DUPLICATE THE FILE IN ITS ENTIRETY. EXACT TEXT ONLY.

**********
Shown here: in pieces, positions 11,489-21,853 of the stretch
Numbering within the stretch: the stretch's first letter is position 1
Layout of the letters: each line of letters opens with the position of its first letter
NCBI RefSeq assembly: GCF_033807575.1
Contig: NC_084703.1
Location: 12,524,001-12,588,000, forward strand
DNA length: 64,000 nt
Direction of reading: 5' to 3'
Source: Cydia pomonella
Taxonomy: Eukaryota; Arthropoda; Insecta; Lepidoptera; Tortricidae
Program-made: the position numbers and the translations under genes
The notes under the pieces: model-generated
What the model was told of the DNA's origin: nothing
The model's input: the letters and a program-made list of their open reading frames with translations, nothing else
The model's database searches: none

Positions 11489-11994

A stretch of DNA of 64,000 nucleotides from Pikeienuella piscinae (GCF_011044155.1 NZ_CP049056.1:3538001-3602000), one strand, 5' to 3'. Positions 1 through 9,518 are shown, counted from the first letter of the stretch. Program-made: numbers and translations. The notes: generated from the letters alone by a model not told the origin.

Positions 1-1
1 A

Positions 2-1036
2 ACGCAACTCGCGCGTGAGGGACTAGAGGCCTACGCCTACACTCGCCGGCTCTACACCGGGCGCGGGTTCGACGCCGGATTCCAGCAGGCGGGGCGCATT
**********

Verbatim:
Shown here: in pieces, positions 11,489-21,853 of the stretch
Numbering within the stretch: the stretch's first letter is position 1
Layout of the letters: each line of letters opens with the position of its first letter
NCBI RefSeq assembly: GCF_033807575.1
Contig: NC_084703.1
Location: 12,524,001-12,588,000, forward strand
DNA length: 64,000 nt
Direction of reading: 5' to 3'
Source: Cydia pomonella
Taxonomy: Eukaryota; Arthropoda; Insecta; Lepidoptera; Tortricidae
Program-made: the position numbers and the translations under genes
The notes under the pieces: model-generated
What the model was told of the DNA's origin: nothing
The model's input: the letters and a program-made list of their open reading frames with translations, nothing else
The model's database searches: none

Positions 11489-11994

A stretch of DNA of 64,000 nucleotides from Pikeienuella piscinae (GCF_011044155.1 NZ_CP049056.1:3538001-3602000), one strand, 5' to 3'. Positions 1 through 9,518 are shown, counted from the first letter of the stretch. Program-made: numbers and translations. The notes: generated from the letters alone by a model not told the origin.

Positions 1-1
1 A

Positions 2-1036
2 ACGCAACTCGCGCGTGAGGGACTAGAGGCCTACGCCTACACTCGCCGGCTCTACACCGGGCGCGGGTTCGACGCCGGATTCCAGCAGGCGGGGCGCATT